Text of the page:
“Of all the places which did you like most and why?” asked a girl. “I think I always like meeting with children,” said Mrs. Annan, “especially when I see that they have been able to go to school. It is the most important thing for every one of you to go to school, to learn as much as possible. This is the time you can start finding out about who you are, what is your favorite subject, and learn more about that. You can ask your teachers how can I learn more about that. This is the platform you are going to be able to take off from. At no other time in life will you have the chance to do that.”

The students wanted to know many details of Nane Annan’s life, such as how many languages she spoke (Swedish, English, French and a bit of German); whether she had children (yes, children and grandchildren); how long had she and her husband been together (they will celebrate their 20th wedding anniversary this year); even how old she was (60 this year). “You are incredibly curious,” she told them. “Use that curiosity. It is incredibly important. It is even what keeps a 60-year old going!”

Tours of the UN followed the program, and then classes visited many Permanent Missions. Education Update attended two of these meetings. Representatives at the Venezuelan Mission showed slides and told the children of PS 16Q about the Millennium Development Goals. “By 2015 all UN Member States have pledged to eradicate extreme poverty and hunger, achieve universal primary education, promote gender equality and empower women, reduce child mortality, improve maternal health, combat HIV/AIDS, malaria and other diseases, ensure environmental sustainability and develop a global partnership for development.” Recently Venezuela has proposed an International Humanitarian Fund to the UN to help accomplish these goals.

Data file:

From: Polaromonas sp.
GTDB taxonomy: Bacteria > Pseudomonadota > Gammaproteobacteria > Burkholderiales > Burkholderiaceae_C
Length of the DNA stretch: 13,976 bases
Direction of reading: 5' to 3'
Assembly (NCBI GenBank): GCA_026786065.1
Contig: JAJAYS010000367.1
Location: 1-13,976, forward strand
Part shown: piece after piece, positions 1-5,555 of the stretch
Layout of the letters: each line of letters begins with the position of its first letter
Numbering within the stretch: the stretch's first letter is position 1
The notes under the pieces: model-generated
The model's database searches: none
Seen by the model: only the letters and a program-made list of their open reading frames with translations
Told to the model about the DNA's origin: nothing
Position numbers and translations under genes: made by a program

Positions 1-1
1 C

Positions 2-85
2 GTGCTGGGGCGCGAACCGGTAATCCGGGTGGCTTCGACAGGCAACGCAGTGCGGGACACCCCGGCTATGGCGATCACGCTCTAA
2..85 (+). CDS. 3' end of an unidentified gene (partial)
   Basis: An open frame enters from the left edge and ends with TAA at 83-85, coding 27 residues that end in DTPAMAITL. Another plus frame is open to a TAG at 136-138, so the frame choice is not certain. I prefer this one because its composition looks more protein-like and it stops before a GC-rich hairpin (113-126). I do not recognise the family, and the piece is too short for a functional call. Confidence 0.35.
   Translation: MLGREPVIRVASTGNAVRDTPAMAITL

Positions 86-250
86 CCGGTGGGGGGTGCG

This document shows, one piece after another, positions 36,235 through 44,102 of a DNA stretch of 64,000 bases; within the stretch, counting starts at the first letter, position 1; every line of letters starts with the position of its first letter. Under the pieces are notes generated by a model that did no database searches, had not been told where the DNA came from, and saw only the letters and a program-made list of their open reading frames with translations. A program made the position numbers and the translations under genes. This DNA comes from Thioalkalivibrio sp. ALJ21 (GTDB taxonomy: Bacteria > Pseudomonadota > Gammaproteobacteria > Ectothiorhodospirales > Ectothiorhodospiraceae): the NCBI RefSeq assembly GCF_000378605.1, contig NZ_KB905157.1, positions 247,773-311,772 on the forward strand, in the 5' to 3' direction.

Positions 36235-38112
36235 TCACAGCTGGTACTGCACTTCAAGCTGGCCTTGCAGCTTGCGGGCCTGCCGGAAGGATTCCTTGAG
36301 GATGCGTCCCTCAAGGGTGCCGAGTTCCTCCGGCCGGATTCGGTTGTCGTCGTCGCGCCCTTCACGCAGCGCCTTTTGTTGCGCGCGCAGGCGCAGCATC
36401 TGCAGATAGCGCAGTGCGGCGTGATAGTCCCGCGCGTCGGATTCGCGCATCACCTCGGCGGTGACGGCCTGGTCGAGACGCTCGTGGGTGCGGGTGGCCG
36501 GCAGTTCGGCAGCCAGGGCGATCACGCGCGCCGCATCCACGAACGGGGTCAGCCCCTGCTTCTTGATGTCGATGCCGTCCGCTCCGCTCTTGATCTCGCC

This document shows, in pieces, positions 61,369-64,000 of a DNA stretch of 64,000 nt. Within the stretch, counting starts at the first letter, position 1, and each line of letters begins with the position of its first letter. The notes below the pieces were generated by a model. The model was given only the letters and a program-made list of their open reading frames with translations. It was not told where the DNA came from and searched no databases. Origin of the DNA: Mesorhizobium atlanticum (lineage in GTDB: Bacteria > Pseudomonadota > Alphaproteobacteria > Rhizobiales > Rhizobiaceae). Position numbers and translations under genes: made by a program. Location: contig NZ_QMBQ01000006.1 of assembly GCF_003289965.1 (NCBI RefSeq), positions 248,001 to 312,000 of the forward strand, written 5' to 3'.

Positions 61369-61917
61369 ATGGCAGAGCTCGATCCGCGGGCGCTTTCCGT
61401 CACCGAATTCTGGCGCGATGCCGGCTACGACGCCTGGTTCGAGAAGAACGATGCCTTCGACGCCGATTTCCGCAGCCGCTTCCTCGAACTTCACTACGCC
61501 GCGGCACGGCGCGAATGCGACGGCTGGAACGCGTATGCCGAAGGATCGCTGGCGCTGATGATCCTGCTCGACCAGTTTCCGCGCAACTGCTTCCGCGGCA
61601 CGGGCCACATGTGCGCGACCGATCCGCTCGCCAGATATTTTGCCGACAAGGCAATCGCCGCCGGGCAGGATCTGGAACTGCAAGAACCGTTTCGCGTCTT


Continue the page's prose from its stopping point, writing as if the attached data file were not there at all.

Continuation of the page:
At the Egyptian Mission a diplomat-economist, who had a wonderful rapport with the children, who came from PS 125 Ralph Bunch, used questions and answers to learn what they knew about Egypt and to gently expanded their knowledge. The amount they already knew was impressive. One boy, for example, when asked what he knew, replied, “Geza is on the west side of the Nile, Cairo is on the east side, the largest sphinx in the world is there.” “The only sphinx in the world,” said the diplomat. “Egypt is in Africa,” continued the boy. “Where in Africa?” asked the diplomat. “In the northeast,” replied the boy. “You are a geographer!” exclaimed the diplomat. He presented a good deal of information, in a very easy going manner, including the fact that Egyptians no longer wrote in hieroglyphics, but in Arabic, and that there is a seven hour time difference between New York City and Cairo. He passed around an Egyptian pound, worth 100 piastres.

“What did you like best about the presentation?” we asked the students afterwards. “One thing I liked was when he talked about the money and we got to see it!” said one. “I liked everything about his talk!” said another excitedly. All responded with enthusiasm. The Adopt-A-Mission program is off to a wonderful start.#